As Belichick knew all too well, that was the dispiriting situation in which Dillon was mired with a downtrodden Cincinnati outfit. Begging Bengals owner Mike Brown (Paul's son) for his freedom, the embittered back once claimed he'd rather "flip burgers" than continue to waste away with the woebegone franchise on the banks of the Ohio River.
Battling the effects of a season-long groin injury, Dillon finally flopped in 2003, failing to top 1,000 rushing yards for the first time in seven NFL seasons. Belichick immediately seized upon the opportunity, sending a second-round pick to Brown in return for the most ferocious power back in the game. Dillon went on to set a franchise single-season record with 1,635 rushing yards as the offensive backbone of the 2004 champions. As was the case with Moss, Belichick targeted a prideful, uniquely talented veteran surrounded by ineptitude, granting a new lease on life with the game's model franchise.
Loath to make big free-agent splashes, Belichick finally hit a home run with Revis after banging out a long single with pass rusher Rosevelt Colvin in 2003 (seven years, $30 million) and going down swinging with linebacker Adalius Thomas in 2007 (five years, $35 million).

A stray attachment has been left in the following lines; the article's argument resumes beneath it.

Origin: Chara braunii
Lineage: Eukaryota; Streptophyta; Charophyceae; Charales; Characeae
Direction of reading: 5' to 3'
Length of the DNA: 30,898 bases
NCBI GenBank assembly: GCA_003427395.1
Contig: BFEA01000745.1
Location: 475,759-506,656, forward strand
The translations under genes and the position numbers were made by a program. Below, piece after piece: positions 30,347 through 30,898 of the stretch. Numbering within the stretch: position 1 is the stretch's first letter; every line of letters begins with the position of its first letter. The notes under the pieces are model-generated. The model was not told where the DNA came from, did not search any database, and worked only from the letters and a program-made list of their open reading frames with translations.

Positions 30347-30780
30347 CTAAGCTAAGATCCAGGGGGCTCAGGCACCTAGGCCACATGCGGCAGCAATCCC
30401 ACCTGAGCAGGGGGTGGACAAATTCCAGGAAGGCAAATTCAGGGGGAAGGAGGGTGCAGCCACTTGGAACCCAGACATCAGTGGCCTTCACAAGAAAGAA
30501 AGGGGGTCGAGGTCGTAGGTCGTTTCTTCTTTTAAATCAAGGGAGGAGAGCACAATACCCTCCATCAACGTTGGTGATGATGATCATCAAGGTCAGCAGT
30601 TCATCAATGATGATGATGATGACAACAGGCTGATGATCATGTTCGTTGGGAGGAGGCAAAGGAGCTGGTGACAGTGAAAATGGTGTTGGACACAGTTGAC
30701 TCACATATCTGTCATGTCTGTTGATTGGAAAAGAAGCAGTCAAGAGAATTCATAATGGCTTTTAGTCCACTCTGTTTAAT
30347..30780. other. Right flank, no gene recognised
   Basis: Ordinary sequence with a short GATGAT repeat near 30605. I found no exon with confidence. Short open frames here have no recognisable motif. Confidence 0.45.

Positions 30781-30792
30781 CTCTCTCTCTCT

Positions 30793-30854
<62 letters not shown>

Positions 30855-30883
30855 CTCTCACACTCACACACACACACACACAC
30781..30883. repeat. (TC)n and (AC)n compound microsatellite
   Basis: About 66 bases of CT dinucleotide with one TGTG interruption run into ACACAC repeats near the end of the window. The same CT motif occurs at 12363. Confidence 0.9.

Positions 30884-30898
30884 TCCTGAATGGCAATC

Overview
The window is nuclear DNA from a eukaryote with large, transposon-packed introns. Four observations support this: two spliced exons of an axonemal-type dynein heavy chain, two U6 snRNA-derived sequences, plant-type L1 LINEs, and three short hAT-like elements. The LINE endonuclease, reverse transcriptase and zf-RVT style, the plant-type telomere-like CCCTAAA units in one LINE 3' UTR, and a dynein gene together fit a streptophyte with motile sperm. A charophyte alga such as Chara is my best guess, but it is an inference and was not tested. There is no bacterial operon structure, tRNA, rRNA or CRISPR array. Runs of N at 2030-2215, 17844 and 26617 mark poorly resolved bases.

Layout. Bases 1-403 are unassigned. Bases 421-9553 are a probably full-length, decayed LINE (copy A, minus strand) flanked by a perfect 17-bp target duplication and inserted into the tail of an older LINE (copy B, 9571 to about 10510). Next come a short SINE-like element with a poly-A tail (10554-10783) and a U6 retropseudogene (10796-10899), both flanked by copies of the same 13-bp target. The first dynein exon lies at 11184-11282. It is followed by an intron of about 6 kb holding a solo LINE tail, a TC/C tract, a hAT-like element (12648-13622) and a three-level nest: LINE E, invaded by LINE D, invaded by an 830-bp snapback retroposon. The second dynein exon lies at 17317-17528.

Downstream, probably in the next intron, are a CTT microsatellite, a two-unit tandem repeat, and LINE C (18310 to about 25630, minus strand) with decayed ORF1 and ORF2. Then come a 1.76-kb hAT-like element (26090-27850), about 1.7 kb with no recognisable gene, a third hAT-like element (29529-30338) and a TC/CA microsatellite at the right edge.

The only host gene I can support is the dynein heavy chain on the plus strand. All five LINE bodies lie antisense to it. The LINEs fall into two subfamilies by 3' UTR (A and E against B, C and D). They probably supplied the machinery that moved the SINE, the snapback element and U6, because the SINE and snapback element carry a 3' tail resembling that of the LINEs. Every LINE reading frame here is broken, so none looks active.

There's a strong argument to be made that no cornerback ever played the position at a higher level than Revis did from 2009 through 2011. In the prime of his career, no NFL player was more competitive, more intense or more prepared than the lonesome lockdown corner who earned the moniker Revis Island. Those traits were enhanced under Belichick's tutelage, as Revis would go on to insist that his career reached its apogee in New England.
"I think I'm better than I was before," Revis said in 2015. "I'm smarter and way more intelligent at the game. I had a great learning experience last year with Bill. He helped me in a lot of ways in seeing the game in a different way."
Belichick deserves extra credit for unearthing a rare gem after Lewis sat out the entire 2014 season with nary an interest from NFL teams. Two years before Alvin Kamaratook the league by storm in New Orleans, Lewis had emerged as the gold standard for eye-catching elusiveness, leading his offense to an incredible string of scores in 31 consecutive quarters to open the 2015 season.
After missing the first two months of the 2016 campaign to an ACL tear, Lewis returned to set an NFL record as the first player in postseason history to record a touchdown via run, pass and kick return in the Divisional Round victory over the Texans. When Brady struggled through an Achilles injury last month, Lewis excelled as the focal point of the offense, ditching his dancing style to bulldoze through tackles in the trenches. From Week 12 through the end of the regular season, only MVP candidate Todd Gurley generated more rushing yards than Lewis' 510.